HAYWARD — A federal lawsuit filed this week alleges a 17-year-old shot by police in June was struck twice in the back and that officers removed bullets from his body by hand, before paramedics arrived.
The lawsuit, filed Monday, also disputes the Hayward Police Department’s account that the teen posed a threat to police as he drove away from a reported looting scene.
The Stockton teenager, his attorney said, had awakened alone in his older cousin’s car, had not looted or stolen anything, and was frightened and confused when he drove past officers. His back wounds suggest he was shot after he passed the officers, Attorney Adante Pointer said Wednesday.
“It’s barbaric,” Pointer said, “the way in which they tried to minimize the harm they caused this young man.” The officers “took the bullets out and hauled him off to Juvenile Hall. It’s completely inappropriate and fortunately it didn’t cause more severe damage to him.”
The shooting happened around 4 a.m. on June 1, while Hayward and other Bay Area cities were under curfew following nights of unrest in the aftermath of the Minneapolis police killing of George Floyd.
Hayward police were called to a CVS pharmacy on Harder Road and Mission Boulevard on reports of looting and possible gunfire, officials have said. As police were detaining two men in a parked car, other vehicles began leaving the parking lot, police said.
One of the vehicles was driven by the 17-year-old, who authorities claim drove directly toward Officer Samuel Tomlinson, who was standing outside his patrol car. Tomlinson fired first at the car, believing it might hit him. Officer Stephen Akacsos also fired his weapon believing “his partner had either been shot or struck by the vehicle,” Hayward police said in a June 26 news release.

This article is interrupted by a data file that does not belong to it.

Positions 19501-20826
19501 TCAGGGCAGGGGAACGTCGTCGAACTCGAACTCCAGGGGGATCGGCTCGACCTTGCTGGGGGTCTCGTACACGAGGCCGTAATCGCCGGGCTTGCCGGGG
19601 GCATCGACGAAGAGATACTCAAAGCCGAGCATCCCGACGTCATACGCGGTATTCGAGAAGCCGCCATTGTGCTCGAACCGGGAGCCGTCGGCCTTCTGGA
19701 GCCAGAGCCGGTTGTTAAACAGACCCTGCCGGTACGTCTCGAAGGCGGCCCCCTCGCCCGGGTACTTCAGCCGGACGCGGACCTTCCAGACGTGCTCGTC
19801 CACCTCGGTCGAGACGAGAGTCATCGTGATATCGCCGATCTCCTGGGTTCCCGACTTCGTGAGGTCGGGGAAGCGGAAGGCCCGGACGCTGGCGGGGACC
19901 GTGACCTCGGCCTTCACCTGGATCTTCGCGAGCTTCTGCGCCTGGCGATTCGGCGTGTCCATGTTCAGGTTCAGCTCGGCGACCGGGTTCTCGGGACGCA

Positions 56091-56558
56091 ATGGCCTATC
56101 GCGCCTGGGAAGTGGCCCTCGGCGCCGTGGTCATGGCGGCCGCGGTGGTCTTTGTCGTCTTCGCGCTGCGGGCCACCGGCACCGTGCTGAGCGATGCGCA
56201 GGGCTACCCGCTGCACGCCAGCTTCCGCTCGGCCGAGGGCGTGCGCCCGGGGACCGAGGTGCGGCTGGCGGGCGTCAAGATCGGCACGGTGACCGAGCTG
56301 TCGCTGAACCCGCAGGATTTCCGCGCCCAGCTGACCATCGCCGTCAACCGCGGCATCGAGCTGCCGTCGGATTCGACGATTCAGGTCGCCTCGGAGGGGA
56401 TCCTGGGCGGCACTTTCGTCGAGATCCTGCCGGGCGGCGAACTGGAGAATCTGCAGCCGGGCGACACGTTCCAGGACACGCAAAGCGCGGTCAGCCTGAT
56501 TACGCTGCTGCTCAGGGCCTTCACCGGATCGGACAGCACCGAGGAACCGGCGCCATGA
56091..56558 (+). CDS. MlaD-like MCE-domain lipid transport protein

After the shooting, the teenager crashed the car and then hid in a bush, where police soon found him. Police said medical staff described his injury “as a grazing wound.” He was treated at a hospital, released and arrested on suspicion of assault with a deadly weapon on a police officer.
According to the lawsuit, the Stockton teen spent the evening with his older cousin, earlier driving to a music video shoot in Oakland. The teen then fell asleep and woke up in the car alone and in an unfamiliar parking lot, to the sounds of loud noises. He tried to call his cousin but his cell phone was dead, so he got in the driver’s seat and tried to leave, the suit said.
Pointer said his client saw police had stopped another vehicle but did not hear any commands to stop. Next, he heard gunshots. The attorney said the teenager hid in the bushes out of fear.
According to Pointer, the Alameda County District Attorney’s Office dropped the assault charge against the teenager. The June 1 shooting was the third involving a Hayward officer within two weeks.
“Hayward police have consistently been on my radar, a police department where they sic dogs on people, beat people, shoot people and it rarely catches the public’s attention,” Pointer said. “This is Exhibit A of a police department which seeks to vilify the victim and justify the shooting. The public should be very concerned.”
Hayward police referred questions to City Attorney Michael Lawson, who said the city had not been served with the lawsuit and declined to comment further.
The teenager’s mother, Jael Barnes, said her son has not been in trouble with the law before and “was not involved in looting or anything as such.”
“I feel like all they saw was a black face and just believed he did (a crime),” she said in June. “Not only does he now have these physical wounds, he has these mental wounds, as well, which will never go away.”